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PHANTOMS
By DEAN KOONTZ (Berkley; 1983/2001)

A novel the indefatigable Dean Koontz now calls "one of the ten biggest mistakes of my life." It's one of his few balls-out horror fests, and the book, Koontz says (in a newly written afterward), that got him typed as a horror writer, a label he never wanted. I, however, believe it's one of Koontzís strongest novels, with the sappy romance that tends to mar his works toned down and the nasty business allowed to take center stage. In fact, I'd say PHANTOMS is a terrific display of Koontz's strengths as a novelist: it's well paced, cunningly plotted, original (even though much of its imagery is redolent of John Carpenter's THE THING) and contains several brilliantly horrific set-pieces.

     The setting is the Northern California town of Snowfield, much of whose population has inexplicably disappeared. Those residents left behind are dead, but the corpses don't evince wounds of any sort. Nor do there appear to be any signs of break-ins anywhere, while an investigation by the many policemen and scientists who descend on the town rules out biological contamination.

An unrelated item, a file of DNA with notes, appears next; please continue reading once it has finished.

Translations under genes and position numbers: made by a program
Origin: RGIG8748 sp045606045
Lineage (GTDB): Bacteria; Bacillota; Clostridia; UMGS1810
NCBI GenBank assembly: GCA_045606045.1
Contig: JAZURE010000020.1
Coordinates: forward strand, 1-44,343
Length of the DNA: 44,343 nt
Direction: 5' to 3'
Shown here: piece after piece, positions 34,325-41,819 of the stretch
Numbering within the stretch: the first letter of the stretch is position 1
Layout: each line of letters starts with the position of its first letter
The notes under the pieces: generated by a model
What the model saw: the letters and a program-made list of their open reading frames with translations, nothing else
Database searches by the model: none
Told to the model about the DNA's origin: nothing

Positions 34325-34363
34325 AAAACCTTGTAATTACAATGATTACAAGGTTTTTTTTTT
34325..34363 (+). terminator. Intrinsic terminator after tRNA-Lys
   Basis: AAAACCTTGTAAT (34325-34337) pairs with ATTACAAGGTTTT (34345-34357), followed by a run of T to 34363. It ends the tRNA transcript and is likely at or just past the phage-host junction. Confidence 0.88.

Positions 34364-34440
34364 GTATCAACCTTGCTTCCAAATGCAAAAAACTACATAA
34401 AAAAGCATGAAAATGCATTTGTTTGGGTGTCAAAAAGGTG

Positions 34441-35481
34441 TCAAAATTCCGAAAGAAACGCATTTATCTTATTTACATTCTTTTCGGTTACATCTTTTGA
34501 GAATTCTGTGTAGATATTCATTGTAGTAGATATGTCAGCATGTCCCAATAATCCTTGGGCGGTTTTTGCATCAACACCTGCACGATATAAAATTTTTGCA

Clearly a supernatural manifestation is afoot, as evinced by the many unearthly creatures that appear in the abandoned city, and the fact that whatever did the killing is evidently still going about its nasty business. The answer, it seems, is that a shape-shifting monstrosity is afoot, a hateful entity that has been with us since the dawn of time, being responsible for wiping out the dinosaurs and also providing the impetus for the concept of Satan. This "Ancient Enemy" (as it's eventually named) communicates with its human adversaries via profanity-laced computer messages, and takes on a local psychopath as its disciple. Clearly the deck is stacked against the novelís heroes, and humanity in general, but this being a Dean Koontz novel you can bet that a happy ending is in store.

     I haven't mentioned any of the protagonists, who include Jennifer, a 31-year-old physician, and Lisa, her plucky teenage sister, as well as a bevy of gruff cops. None are developed any more than they need to be, with the Ancient Enemy being PHANTOMS' most fully rounded and memorable personage--which I guess is precisely as it should be. 

     

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